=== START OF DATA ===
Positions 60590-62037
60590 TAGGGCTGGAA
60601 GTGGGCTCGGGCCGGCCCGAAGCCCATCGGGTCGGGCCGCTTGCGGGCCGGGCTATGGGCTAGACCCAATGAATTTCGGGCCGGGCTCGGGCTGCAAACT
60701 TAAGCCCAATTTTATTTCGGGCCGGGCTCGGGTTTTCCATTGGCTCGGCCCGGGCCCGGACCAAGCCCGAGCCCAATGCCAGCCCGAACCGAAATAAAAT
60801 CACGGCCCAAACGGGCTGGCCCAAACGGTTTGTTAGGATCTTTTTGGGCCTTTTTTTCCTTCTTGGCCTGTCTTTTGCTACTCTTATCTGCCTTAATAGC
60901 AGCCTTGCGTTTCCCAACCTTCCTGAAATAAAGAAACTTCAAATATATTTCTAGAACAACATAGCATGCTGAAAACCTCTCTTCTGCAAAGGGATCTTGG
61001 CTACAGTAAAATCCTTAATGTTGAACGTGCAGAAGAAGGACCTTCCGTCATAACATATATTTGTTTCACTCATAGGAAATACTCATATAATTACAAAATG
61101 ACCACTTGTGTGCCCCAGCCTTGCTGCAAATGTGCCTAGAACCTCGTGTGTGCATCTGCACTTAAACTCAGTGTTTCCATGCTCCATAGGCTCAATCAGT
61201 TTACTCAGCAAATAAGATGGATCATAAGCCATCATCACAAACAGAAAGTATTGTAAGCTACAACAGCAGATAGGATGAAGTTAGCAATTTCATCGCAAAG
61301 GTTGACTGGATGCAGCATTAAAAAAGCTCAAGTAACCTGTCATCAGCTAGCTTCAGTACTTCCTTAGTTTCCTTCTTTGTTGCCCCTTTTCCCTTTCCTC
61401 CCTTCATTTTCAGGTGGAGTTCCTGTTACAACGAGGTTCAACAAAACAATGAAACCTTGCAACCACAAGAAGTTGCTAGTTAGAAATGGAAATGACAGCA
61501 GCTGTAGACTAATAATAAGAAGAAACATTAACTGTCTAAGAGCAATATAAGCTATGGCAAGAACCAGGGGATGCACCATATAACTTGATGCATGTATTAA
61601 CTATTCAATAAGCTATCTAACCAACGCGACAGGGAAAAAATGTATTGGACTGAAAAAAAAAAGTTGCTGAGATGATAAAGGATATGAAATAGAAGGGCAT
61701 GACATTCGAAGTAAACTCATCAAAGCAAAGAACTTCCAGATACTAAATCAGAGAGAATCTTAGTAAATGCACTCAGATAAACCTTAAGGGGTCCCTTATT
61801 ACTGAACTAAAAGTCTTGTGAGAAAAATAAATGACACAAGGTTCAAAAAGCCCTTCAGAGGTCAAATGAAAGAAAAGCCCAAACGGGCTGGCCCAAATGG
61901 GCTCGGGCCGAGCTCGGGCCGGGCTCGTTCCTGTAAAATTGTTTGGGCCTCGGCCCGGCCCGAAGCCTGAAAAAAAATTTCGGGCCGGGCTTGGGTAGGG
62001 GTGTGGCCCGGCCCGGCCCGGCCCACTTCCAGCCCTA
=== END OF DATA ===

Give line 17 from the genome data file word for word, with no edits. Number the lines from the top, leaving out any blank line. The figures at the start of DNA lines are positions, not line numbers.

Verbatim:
62001 GTGTGGCCCGGCCCGGCCCGGCCCACTTCCAGCCCTA